This is Nigeria in 2015! Thirty years after, times and things have gone so bad for dear country that Ademowo’s exhortation looked more like a prophetic picture into Nigeria’s future. How do I mean? Nigeria, now world’s 7th largest country has also been rated as the world’s 2nd most deadly country. No thanks to the terrorist activities of Boko Haram and its affiliates! Again, Nigeria is not only the largest economy in Africa with over-$500m dollars in Gross Domestic Product (GDP), she also ranks as the 21th largest economy by nominal GDP. But more than 60% of her population is below poverty level, courtesy of poor government and administrative laxity.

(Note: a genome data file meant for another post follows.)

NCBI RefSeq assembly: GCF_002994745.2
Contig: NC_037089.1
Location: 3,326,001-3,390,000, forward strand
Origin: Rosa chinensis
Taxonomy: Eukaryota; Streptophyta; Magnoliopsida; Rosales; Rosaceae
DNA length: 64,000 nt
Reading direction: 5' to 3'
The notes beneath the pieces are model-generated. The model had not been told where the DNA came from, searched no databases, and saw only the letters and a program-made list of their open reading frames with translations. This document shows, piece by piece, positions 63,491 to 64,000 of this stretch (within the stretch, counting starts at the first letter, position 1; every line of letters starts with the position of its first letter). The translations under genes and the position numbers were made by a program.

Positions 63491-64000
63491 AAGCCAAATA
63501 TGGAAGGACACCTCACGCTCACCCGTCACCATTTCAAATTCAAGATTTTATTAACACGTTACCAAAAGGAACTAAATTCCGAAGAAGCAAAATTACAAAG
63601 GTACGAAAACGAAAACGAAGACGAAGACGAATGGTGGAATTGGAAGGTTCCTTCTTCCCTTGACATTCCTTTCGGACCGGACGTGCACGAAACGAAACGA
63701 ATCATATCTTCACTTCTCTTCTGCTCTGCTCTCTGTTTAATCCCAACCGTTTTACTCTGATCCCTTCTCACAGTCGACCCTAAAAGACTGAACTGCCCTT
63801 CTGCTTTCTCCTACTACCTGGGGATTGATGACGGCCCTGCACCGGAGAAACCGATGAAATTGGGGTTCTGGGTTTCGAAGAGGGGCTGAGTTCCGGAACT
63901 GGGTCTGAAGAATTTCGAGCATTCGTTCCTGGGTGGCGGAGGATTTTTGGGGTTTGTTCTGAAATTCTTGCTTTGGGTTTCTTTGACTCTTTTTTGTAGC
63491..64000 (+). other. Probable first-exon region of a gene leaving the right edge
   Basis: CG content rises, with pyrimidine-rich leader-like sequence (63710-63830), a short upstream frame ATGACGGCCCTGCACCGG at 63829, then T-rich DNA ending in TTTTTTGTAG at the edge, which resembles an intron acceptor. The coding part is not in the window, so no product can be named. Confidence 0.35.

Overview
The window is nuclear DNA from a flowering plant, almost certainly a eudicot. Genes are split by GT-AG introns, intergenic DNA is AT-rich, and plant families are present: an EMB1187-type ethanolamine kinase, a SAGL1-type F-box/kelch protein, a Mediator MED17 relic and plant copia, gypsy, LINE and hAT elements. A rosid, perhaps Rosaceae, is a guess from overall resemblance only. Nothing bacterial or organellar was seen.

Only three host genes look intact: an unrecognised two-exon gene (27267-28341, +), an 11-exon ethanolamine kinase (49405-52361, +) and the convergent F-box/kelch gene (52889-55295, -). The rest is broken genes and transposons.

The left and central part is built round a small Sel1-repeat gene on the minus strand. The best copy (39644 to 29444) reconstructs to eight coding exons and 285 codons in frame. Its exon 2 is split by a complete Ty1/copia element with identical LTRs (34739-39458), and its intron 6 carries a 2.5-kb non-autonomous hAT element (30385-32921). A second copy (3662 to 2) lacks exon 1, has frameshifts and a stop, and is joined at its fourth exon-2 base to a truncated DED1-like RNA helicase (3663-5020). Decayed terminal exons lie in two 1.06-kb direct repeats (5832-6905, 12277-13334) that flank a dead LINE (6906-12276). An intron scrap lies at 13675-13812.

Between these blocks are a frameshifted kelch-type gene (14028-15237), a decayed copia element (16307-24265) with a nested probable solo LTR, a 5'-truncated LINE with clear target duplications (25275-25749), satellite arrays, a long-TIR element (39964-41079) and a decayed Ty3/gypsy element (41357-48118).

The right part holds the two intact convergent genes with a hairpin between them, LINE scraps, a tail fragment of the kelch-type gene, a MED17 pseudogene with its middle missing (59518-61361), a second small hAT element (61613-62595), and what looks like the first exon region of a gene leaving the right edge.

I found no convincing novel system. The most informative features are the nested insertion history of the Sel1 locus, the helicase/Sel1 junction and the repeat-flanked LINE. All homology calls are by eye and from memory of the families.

Though Nigeria now ranks 6th in agricultural output globally; and first in Africa, her food exports continue to decline even as imports are on the increase. As if these are not enough, Nigeria is ranked 10th largest country with illicit financial flow even as her debt profile under former President Goodluck Jonathan alone was about 34.2% of Nigeria’s total debt. The country’s services sector is 63rd in the world but her economic situation remains precarious, thus making life “an absurd desire” and lack “a sign that we were born wrongly”.